The commercial license is a funny creature in that the state's all have their own rules about it, and some of them go beyond what the federal requirements actually call for. It is still a license that is issued by the state of your residence, so wherever you declare your residency, then that is the state where your license will be issued. Welcome back to the sometimes confusing way we do things here in the "United" States!

Ahh cheers, I just had a quick google and I can't find any minimums other than being 21 and no DUI in the last 2 years both of which I have no dramas with. But in my googling I came across some confusion. I'm hoping to look at primes driver training program so I had a peek at Missouri's cdl DVM page and found something that seemed to contradict it self. Maybe I'm just confused, do you change your DL from your home state to there then back after you get your cdl? I'm sorry for asking silly questions, I've just got used to a rather small and simple government system and the us system completely blows my fragile little mind haha.

Cheers, T

CDL:

Commercial Driver's License (CDL)

A CDL is required to drive any of the following vehicles:

  • Any combination of vehicles with a gross combined weight rating (GCWR) of 26,001 or more pounds, providing the gross vehicle weight rating (GVWR) of the vehicle being towed is in excess of 10,000 pounds.
  • Any single vehicle with a GVWR of 26,001 or more pounds, or any such vehicle towing another not in excess of 10,000 pounds.
  • Any vehicle, regardless of size, designed to transport 16 or more persons, including the driver.
  • Any vehicle required by federal regulations to be placarded while transporting hazardous materials.

DOT:

Department Of Transportation

A department of the federal executive branch responsible for the national highways and for railroad and airline safety. It also manages Amtrak, the national railroad system, and the Coast Guard.

State and Federal DOT Officers are responsible for commercial vehicle enforcement. "The truck police" you could call them.

DUI:

Driving Under the Influence

Michael S.'s Comment
member avatar

Tom, many states have reciprocal arrangements with other states, provinces, and countries. For example when I moved from California to Ontario and went to get a driver's license I was able to transfer my license from California. That is, I did not need to take a written or driving test and my record was set up to reflect most (not all) of the years I had held the California license - it was five years IIRC.

So I arrived in Ontario, and had a new license with at least five years of driving experience on it.

If I had traveled the other way, I'd have had a similar result in California as the state and the province recognize each others licenses. Now this probably doesn't answer what you asked, but you may be credited with more than zero years of experience.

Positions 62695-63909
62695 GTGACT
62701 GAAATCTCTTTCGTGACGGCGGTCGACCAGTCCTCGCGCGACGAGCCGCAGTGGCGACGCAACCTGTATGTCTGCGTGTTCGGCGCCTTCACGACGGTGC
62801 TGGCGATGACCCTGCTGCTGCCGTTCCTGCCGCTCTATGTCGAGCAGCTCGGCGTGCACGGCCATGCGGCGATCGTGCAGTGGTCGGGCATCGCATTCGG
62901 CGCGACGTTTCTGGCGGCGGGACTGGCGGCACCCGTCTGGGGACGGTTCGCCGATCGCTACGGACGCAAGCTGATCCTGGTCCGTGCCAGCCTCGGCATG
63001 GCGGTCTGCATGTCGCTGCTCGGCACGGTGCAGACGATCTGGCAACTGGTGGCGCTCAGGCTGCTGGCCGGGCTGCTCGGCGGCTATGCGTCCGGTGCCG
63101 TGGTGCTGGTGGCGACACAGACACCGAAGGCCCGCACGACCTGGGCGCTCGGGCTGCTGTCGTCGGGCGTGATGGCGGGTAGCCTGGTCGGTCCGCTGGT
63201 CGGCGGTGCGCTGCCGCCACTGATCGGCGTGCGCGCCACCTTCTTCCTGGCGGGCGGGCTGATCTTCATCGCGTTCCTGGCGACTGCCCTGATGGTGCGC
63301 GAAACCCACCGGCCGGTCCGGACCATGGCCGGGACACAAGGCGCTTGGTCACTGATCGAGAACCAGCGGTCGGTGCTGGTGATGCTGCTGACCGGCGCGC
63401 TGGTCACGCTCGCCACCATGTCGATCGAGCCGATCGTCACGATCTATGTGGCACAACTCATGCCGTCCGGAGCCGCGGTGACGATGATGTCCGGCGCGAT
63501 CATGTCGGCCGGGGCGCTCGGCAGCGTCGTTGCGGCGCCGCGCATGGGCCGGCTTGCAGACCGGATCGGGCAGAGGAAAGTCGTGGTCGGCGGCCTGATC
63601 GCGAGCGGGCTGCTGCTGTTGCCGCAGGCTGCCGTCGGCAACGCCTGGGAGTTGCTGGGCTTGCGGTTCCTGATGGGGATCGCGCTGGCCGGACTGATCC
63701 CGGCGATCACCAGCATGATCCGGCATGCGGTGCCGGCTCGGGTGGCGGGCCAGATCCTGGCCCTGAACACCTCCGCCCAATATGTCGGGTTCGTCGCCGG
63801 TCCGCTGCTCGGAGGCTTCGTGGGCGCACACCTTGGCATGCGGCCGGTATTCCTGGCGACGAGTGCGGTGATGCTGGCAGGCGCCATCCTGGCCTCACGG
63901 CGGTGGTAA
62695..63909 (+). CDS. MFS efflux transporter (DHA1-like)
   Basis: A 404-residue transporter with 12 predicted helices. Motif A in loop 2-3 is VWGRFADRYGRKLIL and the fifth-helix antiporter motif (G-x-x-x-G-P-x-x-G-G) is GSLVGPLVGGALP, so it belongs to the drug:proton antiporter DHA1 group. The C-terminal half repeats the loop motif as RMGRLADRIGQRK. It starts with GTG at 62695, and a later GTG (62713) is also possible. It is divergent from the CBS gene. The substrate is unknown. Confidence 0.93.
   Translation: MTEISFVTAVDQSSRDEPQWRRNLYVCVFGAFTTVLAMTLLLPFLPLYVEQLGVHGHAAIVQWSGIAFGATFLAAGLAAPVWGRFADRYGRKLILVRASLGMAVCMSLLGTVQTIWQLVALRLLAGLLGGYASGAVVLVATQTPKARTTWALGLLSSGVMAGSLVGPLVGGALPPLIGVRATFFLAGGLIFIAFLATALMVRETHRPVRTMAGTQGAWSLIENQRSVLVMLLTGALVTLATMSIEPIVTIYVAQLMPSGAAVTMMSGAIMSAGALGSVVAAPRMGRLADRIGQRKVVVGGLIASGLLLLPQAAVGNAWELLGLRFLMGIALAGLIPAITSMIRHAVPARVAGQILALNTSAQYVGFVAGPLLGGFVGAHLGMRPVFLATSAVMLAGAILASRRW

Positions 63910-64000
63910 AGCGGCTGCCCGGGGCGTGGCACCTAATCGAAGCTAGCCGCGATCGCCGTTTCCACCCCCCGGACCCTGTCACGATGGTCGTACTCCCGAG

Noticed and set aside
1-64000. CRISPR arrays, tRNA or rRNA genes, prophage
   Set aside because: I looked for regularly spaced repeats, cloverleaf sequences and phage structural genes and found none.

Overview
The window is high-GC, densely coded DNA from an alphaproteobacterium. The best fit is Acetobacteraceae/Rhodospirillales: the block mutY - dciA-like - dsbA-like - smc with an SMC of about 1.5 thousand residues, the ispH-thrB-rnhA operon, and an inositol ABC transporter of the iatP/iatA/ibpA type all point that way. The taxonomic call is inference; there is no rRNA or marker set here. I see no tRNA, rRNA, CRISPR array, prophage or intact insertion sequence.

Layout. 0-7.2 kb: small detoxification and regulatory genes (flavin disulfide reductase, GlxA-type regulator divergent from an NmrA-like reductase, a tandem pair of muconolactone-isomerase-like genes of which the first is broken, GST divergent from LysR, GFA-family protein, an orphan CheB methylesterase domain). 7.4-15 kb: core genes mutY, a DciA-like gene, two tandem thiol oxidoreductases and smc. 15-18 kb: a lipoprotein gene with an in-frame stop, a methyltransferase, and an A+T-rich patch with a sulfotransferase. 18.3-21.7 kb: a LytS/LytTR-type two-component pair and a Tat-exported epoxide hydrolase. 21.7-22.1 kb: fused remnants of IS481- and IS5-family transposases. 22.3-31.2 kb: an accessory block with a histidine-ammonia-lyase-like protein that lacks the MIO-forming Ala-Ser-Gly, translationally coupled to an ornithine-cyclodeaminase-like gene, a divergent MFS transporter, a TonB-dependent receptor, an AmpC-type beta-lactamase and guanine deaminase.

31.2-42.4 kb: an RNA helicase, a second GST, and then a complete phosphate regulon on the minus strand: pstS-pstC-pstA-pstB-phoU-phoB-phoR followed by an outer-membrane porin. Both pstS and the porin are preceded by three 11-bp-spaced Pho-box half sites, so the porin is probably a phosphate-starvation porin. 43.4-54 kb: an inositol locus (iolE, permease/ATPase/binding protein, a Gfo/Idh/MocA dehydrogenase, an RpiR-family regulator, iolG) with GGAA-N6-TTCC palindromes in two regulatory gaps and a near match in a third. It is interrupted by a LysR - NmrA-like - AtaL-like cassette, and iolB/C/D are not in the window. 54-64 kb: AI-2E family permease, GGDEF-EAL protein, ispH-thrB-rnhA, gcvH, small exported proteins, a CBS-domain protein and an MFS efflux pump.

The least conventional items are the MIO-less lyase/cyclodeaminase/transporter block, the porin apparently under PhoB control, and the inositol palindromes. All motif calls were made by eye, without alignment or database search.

Old School's Comment
member avatar

Tom, it's confusing - I'm not even sure I'm giving you the correct information, so if I'm wrong, hopefully someone will correct me. If you train in Missouri, they will require a Missouri permit, and will issue you a Missouri license. Prime has a way to set up a temporary residency for you so that you can do that. Then you must return to your home state and get your license transferred to that state.

A Prime recruiter should be able to help you get all this stuff straight, but they may not be all that interested in being really helpful until you have submitted an application.

We have several Prime drivers in here, so hopefully they can help us out with this.

BMI:

Body mass index (BMI)

BMI is a formula that uses weight and height to estimate body fat. For most people, BMI provides a reasonable estimate of body fat. The BMI's biggest weakness is that it doesn't consider individual factors such as bone or muscle mass. BMI may:

  • Underestimate body fat for older adults or other people with low muscle mass
  • Overestimate body fat for people who are very muscular and physically fit

It's quite common, especially for men, to fall into the "overweight" category if you happen to be stronger than average. If you're pretty strong but in good shape then pay no attention.

Tom S.'s Comment
member avatar

Tom, many states have reciprocal arrangements with other states, provinces, and countries. For example when I moved from California to Ontario and went to get a driver's license I was able to transfer my license from California. That is, I did not need to take a written or driving test and my record was set up to reflect most (not all) of the years I had held the California license - it was five years IIRC.

So I arrived in Ontario, and had a new license with at least five years of driving experience on it.

If I had traveled the other way, I'd have had a similar result in California as the state and the province recognize each others licenses. Now this probably doesn't answer what you asked, but you may be credited with more than zero years of experience.

Cheers let's hope so, I mean I can provide records of my Maine and Washington licenses, as well as records from over seas. Let's hope its worth something, 19 years of driving should count for something haha.

Michael S.'s Comment
member avatar

For a reciprocal license you need to transfer it in the proper time frame. As I said, I could be way off base, but it's worth a shot.

Good luck